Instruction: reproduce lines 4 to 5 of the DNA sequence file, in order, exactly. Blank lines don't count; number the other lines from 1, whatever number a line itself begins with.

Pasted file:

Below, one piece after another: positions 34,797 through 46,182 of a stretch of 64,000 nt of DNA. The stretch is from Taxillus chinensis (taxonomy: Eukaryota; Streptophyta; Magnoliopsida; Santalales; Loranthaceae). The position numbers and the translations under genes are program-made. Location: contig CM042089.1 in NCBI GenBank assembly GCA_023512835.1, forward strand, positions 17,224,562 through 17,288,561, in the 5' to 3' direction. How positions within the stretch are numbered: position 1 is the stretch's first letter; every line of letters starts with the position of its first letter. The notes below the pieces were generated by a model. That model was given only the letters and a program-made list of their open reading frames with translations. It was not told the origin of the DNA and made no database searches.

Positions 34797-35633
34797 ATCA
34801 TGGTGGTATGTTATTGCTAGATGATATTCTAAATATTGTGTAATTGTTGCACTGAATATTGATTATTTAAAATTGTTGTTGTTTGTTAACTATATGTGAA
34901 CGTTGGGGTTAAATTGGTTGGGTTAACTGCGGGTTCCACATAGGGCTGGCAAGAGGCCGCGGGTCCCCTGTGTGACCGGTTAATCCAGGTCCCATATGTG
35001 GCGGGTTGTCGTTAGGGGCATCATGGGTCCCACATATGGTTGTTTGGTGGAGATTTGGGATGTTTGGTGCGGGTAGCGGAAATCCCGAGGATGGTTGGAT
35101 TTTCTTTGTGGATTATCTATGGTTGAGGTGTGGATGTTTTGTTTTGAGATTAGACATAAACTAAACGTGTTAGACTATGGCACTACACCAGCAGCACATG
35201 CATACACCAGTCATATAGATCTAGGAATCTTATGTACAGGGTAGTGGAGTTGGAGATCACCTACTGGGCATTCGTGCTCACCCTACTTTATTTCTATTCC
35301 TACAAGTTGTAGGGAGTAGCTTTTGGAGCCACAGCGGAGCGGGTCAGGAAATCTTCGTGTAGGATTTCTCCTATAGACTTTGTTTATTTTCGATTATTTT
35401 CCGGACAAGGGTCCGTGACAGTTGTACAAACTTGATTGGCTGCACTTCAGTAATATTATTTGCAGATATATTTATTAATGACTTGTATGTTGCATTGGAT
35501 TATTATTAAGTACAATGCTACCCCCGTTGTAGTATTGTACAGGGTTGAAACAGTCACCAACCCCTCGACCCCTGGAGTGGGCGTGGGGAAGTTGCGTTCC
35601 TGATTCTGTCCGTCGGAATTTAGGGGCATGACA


34801 TGGTGGTATGTTATTGCTAGATGATATTCTAAATATTGTGTAATTGTTGCACTGAATATTGATTATTTAAAATTGTTGTTGTTTGTTAACTATATGTGAA
34901 CGTTGGGGTTAAATTGGTTGGGTTAACTGCGGGTTCCACATAGGGCTGGCAAGAGGCCGCGGGTCCCCTGTGTGACCGGTTAATCCAGGTCCCATATGTG